Selection of judges
By I.A. Rehman
Thursday, 21 Jan, 2010
According to some well-involved sources a new row between the judiciary and the executive has begun and the issue is the appointment of judges to the superior courts.
The case of filling a large number of vacancies in the Lahore High Court has been hanging fire for quite some time. A serious difference of opinion between the judicial and executive organs of the state has apparently developed on the filling of a fresh vacancy in the Supreme Court.
Judiciary-executive differences have a fairly long history and the stories of the executive’s manipulations against the judiciary, including the way chief justices Yaqub Ali, Sajjad Ali Shah, Saeeduzzaman Siddiqui and Iftikhar Chaudhry were removed, are well-known.
In any country blessed with responsible and upright authorities the constitutional scheme of appointment of the judges of the superior courts should not have presented a serious difficulty, but Pakistan has not been that fortunate. Here the judiciary has had to supplement the constitutional provisions with its own rulings.
The most exhaustive Supreme Court ruling came in the Al-Jehad Trust case in 1996. Some of the court’s conclusions in this case were:
1. The opinion of the chief justice of Pakistan and the chief justice of the high court as to the fitness and suitability of a candidate for judgeship is entitled to be accepted in the absence of very sound reasons to be recorded by the president/executive.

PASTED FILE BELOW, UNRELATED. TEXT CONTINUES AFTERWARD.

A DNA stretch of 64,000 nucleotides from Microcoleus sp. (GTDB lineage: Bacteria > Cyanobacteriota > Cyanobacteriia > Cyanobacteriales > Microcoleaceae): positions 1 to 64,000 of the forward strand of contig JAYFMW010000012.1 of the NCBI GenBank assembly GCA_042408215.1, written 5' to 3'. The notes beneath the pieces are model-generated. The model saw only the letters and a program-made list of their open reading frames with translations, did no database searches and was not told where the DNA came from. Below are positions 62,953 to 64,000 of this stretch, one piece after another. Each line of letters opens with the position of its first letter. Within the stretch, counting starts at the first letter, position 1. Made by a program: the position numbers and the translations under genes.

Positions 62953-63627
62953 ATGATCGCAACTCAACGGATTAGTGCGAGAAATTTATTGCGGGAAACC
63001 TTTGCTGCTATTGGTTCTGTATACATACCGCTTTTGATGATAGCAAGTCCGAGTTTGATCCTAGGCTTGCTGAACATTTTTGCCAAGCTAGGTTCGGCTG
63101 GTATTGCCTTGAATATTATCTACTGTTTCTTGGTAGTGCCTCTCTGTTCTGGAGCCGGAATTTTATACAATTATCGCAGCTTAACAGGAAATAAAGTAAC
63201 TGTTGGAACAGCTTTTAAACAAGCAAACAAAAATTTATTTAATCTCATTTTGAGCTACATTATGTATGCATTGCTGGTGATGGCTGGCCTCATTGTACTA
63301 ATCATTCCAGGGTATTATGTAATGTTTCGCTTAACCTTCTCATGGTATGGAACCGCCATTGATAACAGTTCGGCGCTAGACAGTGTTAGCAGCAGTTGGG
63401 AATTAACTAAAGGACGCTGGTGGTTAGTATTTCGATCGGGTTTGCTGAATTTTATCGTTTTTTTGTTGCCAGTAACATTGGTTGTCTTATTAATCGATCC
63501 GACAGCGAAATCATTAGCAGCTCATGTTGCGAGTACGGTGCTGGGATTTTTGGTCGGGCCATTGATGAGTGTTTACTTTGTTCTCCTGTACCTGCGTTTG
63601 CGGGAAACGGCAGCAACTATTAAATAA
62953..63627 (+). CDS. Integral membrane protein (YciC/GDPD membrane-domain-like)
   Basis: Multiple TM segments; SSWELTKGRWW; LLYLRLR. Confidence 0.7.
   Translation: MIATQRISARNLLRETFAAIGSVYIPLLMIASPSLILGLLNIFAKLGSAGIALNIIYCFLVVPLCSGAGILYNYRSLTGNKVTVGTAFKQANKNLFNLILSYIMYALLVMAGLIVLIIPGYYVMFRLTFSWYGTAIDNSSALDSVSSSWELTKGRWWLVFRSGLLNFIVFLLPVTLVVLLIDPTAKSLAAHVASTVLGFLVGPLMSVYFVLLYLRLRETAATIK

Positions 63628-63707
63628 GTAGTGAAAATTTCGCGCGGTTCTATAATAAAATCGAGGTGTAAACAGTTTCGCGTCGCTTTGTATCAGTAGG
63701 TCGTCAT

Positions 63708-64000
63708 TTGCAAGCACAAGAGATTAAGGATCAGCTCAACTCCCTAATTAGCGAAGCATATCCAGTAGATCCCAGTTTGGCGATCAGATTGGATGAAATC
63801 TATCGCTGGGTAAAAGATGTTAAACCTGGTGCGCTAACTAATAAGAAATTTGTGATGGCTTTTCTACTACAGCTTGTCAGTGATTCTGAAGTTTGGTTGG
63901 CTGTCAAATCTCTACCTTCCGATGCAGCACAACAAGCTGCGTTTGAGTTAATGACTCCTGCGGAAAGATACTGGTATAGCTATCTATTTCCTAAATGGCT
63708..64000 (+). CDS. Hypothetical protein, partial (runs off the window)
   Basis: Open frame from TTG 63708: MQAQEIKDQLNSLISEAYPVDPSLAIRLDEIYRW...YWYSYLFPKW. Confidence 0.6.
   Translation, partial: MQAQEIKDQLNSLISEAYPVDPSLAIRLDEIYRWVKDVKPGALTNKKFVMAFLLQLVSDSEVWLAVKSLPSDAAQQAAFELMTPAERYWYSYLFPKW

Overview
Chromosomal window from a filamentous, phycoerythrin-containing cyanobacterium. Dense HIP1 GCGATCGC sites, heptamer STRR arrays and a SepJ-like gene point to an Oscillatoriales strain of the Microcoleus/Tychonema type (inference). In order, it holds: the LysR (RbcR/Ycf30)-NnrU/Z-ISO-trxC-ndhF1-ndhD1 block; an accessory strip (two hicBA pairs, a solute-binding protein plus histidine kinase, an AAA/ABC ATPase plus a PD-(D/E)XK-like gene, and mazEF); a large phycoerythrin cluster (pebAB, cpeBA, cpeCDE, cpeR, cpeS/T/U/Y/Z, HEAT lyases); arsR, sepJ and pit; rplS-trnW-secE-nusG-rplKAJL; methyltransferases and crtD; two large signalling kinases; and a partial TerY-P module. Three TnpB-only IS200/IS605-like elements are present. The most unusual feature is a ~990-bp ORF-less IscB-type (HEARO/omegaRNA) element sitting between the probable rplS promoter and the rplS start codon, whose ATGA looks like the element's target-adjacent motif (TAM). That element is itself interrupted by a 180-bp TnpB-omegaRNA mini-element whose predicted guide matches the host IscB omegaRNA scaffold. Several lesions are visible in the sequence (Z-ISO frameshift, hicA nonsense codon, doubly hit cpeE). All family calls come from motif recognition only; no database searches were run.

2. Permanent vacancies occurring in the offices of the chief justice and judges should be filled within 30 days except for unforeseen situations when the period may be extended to 90 days.
3. No ad hoc judge can be appointed to the Supreme Court while permanent vacancies exist.
4. The most senior judge of a high court is entitled to be appointed as chief justice except where concrete and valid reasons are recorded by the president/executive.
5. Additional judges of the high courts are entitled to be confirmed, if vacancies exist and if they are recommended by the chief justice of the high court concerned and the chief justice of Pakistan.
6. The political affiliation of a candidate for judgeship may not be a disqualification provided the candidate meets the eligibility test and is appropriately recommended.
7. Any appointment/confirmation of a judge without the mandatory consultation with the consultees identified in the constitution would be invalid.
The implementation of this verdict posed many problems. Differences between the judiciary and the Punjab government were reported in the spring of 1997, though both sides denied this. Later in the same year a far more serious clash between the executive and the judiciary developed when the country’s chief justice recommended the appointment of five Supreme Court judges. The government issued a presidential notification whereby the Supreme Court’s strength was reduced to 12, and thus demolished the case for new appointments. The notification was later withdrawn but while the government insisted that the apex court’s strength was to be fixed by parliament, the Chief Justices Committee called for implementation of the chief justice’s recommendations. This tussle eventually led to a mob attack on the Supreme Court and the deposition of the author of the Al-Jehad judgment himself.
Although the Al-Jehad case judgment has not always been scrupulously followed it is still frequently relied upon. In addition, after the restoration of the judges last year the National Judicial Policymaking Committee laid down a few principles which were later on endorsed at a conference on the new policy’s implementation.